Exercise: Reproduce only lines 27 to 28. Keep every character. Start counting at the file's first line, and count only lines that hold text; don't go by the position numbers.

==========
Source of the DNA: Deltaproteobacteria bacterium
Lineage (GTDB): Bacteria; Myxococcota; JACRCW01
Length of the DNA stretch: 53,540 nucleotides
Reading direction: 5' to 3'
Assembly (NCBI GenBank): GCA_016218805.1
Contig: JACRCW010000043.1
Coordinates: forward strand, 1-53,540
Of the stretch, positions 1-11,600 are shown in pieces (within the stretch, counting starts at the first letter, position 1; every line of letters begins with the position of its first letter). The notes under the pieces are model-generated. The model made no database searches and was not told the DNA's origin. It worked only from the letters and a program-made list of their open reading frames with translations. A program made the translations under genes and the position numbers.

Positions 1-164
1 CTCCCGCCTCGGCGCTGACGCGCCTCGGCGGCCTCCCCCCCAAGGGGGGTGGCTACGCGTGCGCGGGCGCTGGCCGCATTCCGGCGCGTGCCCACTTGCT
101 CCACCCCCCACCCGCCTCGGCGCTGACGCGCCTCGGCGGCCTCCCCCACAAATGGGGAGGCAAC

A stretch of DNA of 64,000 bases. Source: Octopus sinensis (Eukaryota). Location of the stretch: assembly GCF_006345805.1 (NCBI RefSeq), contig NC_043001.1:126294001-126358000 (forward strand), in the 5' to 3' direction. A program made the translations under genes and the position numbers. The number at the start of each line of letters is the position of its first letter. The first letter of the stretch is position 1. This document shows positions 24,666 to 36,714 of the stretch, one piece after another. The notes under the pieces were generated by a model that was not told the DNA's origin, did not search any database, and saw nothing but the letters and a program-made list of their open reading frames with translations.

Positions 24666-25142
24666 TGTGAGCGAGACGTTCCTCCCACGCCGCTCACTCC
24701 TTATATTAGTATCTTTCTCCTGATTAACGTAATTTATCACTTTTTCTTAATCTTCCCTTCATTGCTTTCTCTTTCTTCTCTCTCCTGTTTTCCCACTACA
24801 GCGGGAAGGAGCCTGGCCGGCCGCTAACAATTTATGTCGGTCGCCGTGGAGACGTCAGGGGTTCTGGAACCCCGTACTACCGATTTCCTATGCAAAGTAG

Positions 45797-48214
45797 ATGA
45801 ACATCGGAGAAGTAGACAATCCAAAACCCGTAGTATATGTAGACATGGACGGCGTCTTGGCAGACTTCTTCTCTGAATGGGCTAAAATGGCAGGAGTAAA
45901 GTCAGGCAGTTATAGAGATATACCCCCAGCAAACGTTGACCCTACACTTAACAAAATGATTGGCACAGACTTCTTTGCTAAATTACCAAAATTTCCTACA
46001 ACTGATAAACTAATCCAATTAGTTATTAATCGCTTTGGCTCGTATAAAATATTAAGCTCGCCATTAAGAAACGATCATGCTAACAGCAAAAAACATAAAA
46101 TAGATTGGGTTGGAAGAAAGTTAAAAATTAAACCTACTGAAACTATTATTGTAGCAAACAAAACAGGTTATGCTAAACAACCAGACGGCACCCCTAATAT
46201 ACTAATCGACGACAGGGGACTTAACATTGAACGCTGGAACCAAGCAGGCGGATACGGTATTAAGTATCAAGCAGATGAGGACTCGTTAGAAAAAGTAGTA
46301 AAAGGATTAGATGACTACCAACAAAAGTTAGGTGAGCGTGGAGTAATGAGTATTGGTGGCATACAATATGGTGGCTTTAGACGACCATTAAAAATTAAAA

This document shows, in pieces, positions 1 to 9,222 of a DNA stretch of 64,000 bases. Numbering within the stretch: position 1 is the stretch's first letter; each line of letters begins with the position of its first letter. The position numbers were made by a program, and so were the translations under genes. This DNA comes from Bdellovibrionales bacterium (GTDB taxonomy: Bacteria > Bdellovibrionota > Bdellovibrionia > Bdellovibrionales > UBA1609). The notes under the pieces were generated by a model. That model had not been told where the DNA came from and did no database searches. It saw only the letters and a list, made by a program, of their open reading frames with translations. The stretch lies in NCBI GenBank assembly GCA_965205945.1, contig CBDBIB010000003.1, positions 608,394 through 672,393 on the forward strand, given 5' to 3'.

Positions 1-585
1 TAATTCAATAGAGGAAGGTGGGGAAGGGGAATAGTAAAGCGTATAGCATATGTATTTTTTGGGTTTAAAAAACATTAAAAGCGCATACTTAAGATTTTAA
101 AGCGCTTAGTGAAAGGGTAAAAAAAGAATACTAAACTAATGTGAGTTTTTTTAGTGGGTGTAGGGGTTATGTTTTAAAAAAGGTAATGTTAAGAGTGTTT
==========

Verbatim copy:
1 TAATTCAATAGAGGAAGGTGGGGAAGGGGAATAGTAAAGCGTATAGCATATGTATTTTTTGGGTTTAAAAAACATTAAAAGCGCATACTTAAGATTTTAA
101 AGCGCTTAGTGAAAGGGTAAAAAAAGAATACTAAACTAATGTGAGTTTTTTTAGTGGGTGTAGGGGTTATGTTTTAAAAAAGGTAATGTTAAGAGTGTTT